By JIM PROVANCE
BLADE COLUMBUS BUREAU
But the most enthusiastic response from this ticket-only crowd came when he fell back on a line that is a staple of his 30-minute stump speech, arguing that Mr. Kerry can't remake his Senate voting record.
"As we say in Wyoming, you can put all the lipstick you want on a pig, but at the end of the day, it's still a pig," he said to loud laughter.
"That's my favorite line," he said. "You want to hear it again?" And he repeated it to the same reaction.
Three days before a highly divided Ohio electorate goes to the polls, and helps decides for the nation whether George W. Bush gets another four years, his second in command rallied in Pennsylvania, Ohio, and Iowa. Of these battleground states, only Ohio backed Mr. Bush in 2000.
Muskingum County handed Mr. Bush 57 percent of the vote to Al Gore's 43 percent in 2000. But the county's unemployment rate in September was 12.6 percent, more than twice the state average of 6 percent and well above the national average of 5.4 percent.
"John Kerry has a life-long record of fighting for the American people," Kerry spokesman Brendon Cull said. "The only record the American people are concerned about right now is the record of George Bush and Dick Cheney, and that record is one of lost jobs, lost health care, and a failed effort in securing the peace in Iraq."
Mr. Cheney blasted Mr. Kerry for not voting for an $87 billion bill to continue the war effort in Iraq and for raising the specter of a return of a military draft, something the Bush administration has vehemently denied.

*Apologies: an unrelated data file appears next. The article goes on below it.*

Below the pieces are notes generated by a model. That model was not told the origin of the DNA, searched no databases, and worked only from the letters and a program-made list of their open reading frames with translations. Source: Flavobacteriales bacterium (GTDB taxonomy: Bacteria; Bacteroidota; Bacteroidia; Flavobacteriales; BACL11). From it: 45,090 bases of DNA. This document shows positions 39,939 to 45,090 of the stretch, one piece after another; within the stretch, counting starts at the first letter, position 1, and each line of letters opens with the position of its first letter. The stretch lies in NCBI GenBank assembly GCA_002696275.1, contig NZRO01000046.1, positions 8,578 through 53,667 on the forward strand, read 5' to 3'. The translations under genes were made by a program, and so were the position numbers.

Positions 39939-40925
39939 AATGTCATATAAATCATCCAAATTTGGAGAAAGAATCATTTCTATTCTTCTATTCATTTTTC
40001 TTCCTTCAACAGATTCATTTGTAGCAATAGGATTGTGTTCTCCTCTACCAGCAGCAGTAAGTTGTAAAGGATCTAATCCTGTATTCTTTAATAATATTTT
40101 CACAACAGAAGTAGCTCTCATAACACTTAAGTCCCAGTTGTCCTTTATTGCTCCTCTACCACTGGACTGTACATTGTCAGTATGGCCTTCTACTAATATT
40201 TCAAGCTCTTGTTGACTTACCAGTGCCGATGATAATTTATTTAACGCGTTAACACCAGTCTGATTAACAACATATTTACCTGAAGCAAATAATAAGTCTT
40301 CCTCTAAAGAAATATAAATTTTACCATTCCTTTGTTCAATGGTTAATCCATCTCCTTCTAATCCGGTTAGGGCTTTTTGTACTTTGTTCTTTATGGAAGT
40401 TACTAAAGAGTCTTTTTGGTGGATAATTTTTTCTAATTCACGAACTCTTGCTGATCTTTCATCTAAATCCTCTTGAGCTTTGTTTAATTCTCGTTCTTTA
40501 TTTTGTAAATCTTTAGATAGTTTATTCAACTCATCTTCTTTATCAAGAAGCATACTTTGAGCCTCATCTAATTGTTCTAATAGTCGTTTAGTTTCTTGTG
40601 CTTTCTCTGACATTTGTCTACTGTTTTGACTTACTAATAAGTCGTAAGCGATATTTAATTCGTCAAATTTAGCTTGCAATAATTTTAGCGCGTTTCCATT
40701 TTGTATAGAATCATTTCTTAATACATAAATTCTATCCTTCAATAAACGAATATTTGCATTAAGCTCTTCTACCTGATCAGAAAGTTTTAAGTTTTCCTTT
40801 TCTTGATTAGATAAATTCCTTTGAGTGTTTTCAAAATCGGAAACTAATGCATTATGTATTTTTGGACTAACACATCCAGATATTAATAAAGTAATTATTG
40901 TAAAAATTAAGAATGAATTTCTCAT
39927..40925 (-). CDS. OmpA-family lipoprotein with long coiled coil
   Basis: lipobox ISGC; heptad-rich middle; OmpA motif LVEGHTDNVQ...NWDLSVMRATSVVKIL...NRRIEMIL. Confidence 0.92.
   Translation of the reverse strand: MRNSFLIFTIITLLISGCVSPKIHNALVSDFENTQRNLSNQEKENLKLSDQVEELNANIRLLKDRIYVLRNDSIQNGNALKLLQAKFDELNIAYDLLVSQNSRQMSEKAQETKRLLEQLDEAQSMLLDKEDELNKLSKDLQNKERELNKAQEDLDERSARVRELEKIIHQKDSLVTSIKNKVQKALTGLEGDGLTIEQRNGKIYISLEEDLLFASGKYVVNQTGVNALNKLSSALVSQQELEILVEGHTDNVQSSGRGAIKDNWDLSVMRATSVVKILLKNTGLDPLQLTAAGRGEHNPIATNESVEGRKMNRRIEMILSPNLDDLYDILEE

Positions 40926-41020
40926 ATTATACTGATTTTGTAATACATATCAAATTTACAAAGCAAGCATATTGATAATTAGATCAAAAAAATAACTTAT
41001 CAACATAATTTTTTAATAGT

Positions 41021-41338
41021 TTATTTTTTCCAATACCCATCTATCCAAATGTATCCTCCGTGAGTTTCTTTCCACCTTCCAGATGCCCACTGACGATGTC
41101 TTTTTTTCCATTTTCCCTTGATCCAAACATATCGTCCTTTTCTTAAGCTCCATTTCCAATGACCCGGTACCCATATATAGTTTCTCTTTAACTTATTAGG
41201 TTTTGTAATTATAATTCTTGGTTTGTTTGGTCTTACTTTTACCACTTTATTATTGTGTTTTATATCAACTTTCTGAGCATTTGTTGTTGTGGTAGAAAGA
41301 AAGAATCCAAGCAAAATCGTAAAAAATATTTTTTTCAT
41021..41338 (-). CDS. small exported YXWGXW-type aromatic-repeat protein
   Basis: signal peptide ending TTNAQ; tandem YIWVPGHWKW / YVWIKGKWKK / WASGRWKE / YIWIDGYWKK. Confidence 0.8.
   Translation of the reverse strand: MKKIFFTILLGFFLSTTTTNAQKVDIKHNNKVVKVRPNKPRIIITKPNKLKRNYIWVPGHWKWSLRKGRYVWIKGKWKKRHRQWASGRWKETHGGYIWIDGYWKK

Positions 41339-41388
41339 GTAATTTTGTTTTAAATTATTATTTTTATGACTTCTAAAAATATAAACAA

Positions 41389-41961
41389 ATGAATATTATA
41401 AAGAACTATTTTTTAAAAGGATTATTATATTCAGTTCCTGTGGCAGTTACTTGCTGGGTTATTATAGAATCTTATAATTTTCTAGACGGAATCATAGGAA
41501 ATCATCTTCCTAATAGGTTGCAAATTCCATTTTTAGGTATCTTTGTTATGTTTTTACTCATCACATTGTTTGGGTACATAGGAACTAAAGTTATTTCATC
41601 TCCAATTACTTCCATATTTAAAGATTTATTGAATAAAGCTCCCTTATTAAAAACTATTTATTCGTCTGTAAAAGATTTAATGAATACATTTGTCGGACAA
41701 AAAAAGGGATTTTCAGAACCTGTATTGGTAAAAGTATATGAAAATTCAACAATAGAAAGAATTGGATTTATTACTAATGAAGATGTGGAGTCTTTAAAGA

"John Kerry harps away at phony charges," Mr. Cheney said. "He says we didn't put sufficient emphasis on destroying weapons in Iraq when in fact our troops have seized and destroyed 4,000 tons of munitions.
"He says we took our eye off the ball in Tora Bora [in the search for Osama bin Laden], a charge that Gen. Tommy Franks, who commanded our forces, has totally refuted," he said. "Given a choice between John Kerry's position and that of Gen. Tommy Franks, I'll go with the general anytime."
He made one passing reference to Friday's release of a bin Laden video in which the terrorist leader behind the 9/11 attacks tries to inject himself into the Nov. 2 election.
"It's a reminder that we are engaged in a global war on terror," Mr. Cheney said. "This is a conflict we did not choose, but it's one that we will win."
Jonathan Brown of Zanesville, a Bush supporter, said he realized reaction to the tape could cut either way. "People could go for Bush, because they think he'd be the one to protect them," he said. "At the same time, I could see why others might say, 'Why didn't we get this guy? Bush didn't get this guy'. "
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ZANESVILLE, Ohio - Vice President Dick Cheney remained on the attack yesterday, getting roars of approval from a crowd of 500 as he hammered John Kerry on gun rights, partial-birth abortion, taxes, and the war on terror.